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Francesca Woodman (1958 - 1981) is a photographer most well-known for her black and white photos of women. In most of her photos, Woodman shows women in their most vulnerable state: fully nude and on camera. The majority of her photographs show these women nude with blurred faces or faces that have been distorted in some way. Many of her photos also show the use of movement in photographs and long exposures. 


Francesca Woodman was born in Denver, Colorado and started taking self portraits at the age of thirteen. She continued to do so until the day of her suicide in 1981 at the age of twenty-two. After spending some time in Washington with her boyfriend, she returned to New York in hopes to make a career in photography. Despite sending in multiple portfolios to fashion photographers, she never was lead anywhere with her work. In late 1980, Woodman became extremely depressed at the lack of attention to her work and a rough break up with her boyfriend. After this, she started living with her parents in Manhattan. On January 19, 1981, Francesca Woodman died by suicide by jumping out of a loft window in a building on the East Side of New York City. Her father has spoken out about believing her suicide was related to lack of funding for her art from the National Endowment for the Arts.

Francesca Woodman is an incredible inspiration to not only my art, but to me as a person. Her photos truly capture my heart, no pun intended. When I look into her photographs I just feel a sense of warmth and pure and total vulnerable love. The fact that her photos are predominately nude women makes me even more attached to her style of photos. My favorite subject matter is women. Although I mostly shoot portraits, her fully nude full frontal body shots are so incredibly unique. They are truly unlike anything I have ever seen and in my opinion, Francesca’s work is some of the best that I have ever seen.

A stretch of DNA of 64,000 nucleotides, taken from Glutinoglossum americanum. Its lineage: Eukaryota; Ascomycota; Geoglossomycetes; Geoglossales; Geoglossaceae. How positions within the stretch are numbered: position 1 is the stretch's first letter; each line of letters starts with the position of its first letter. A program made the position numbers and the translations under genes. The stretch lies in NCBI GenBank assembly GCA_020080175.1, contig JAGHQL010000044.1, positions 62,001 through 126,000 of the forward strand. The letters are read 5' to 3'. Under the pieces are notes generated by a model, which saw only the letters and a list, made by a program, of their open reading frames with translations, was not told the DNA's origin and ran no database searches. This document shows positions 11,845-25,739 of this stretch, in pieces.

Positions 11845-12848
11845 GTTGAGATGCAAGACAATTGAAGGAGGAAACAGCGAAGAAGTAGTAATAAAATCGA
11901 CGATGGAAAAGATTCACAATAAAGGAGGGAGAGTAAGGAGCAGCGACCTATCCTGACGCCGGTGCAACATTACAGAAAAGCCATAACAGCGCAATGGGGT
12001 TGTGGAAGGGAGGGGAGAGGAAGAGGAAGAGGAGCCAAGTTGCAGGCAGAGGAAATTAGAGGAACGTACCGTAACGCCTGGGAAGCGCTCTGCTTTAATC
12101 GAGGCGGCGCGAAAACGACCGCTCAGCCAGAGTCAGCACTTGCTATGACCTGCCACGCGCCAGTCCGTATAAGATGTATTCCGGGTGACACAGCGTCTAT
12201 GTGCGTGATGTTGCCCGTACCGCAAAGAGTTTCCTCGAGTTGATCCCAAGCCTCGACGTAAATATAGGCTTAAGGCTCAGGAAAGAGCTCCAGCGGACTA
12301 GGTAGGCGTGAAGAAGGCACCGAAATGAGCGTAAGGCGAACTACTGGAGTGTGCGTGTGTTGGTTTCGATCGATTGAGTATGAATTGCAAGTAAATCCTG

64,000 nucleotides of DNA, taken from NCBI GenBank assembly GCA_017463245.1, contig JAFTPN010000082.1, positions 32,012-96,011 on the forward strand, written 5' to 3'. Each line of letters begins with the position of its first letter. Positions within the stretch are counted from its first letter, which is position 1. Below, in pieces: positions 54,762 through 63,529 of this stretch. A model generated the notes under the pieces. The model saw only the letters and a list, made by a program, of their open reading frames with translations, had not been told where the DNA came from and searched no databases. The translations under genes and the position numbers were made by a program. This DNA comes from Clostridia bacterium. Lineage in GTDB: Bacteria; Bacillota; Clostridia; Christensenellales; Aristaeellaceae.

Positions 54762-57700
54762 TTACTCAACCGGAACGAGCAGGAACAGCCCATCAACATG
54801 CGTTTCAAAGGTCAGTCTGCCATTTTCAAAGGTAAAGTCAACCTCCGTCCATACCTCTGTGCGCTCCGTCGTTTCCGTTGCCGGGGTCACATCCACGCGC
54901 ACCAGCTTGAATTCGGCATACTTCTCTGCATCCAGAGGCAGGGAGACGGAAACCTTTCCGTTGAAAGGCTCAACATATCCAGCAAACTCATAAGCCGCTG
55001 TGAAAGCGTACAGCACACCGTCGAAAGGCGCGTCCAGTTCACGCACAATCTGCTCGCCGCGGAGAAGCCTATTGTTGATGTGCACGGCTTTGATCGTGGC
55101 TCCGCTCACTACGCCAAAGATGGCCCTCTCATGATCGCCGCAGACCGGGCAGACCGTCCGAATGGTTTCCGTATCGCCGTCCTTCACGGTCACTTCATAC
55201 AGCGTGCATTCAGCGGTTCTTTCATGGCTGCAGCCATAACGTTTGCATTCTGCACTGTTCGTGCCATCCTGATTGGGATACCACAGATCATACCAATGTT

Another reason she inspires me so much is her history of depression. I, myself, have struggled more than not with this aspect of my life and and I always find a sense of comfort in other artists that have dealt with the same things and have been able to create unique art inspired by their pain. Knowing that Francesca took her life at such a young age makes me incredibly sad but also gives me hope for future generations of artists that are dealing with depression. Knowing her life and her story just gives people a person to “Do it for”. What I mean by this is that, for me, I am going to always work through my pain and continue creating art not only for myself, but in her honor. 

My absolute favorite photo of Francesca Woodman’s (albeit one of her pretty unknown pieces), is this one of a nude woman in a bathtub. In case you haven’t figured it out by now, I am extremely drawn to any photos that pertain to women in water, or women in bathtubs to be more specific. To me, the simplicity of this photo is what draws me to it even more than the fact that it is a bathtub. It just feels completely and totally natural. As if Francesca simply walked in, snapped a photo, and left as if nothing ever happened. This woman elegantly floating in this tub with her hair freely laying over the side of the edge is just a one of a kind shot and I simply cannot speak higher of it. 


Here is a video about Francesca's work and further information on more of her pieces:

All work courteous of Francesca Woodman

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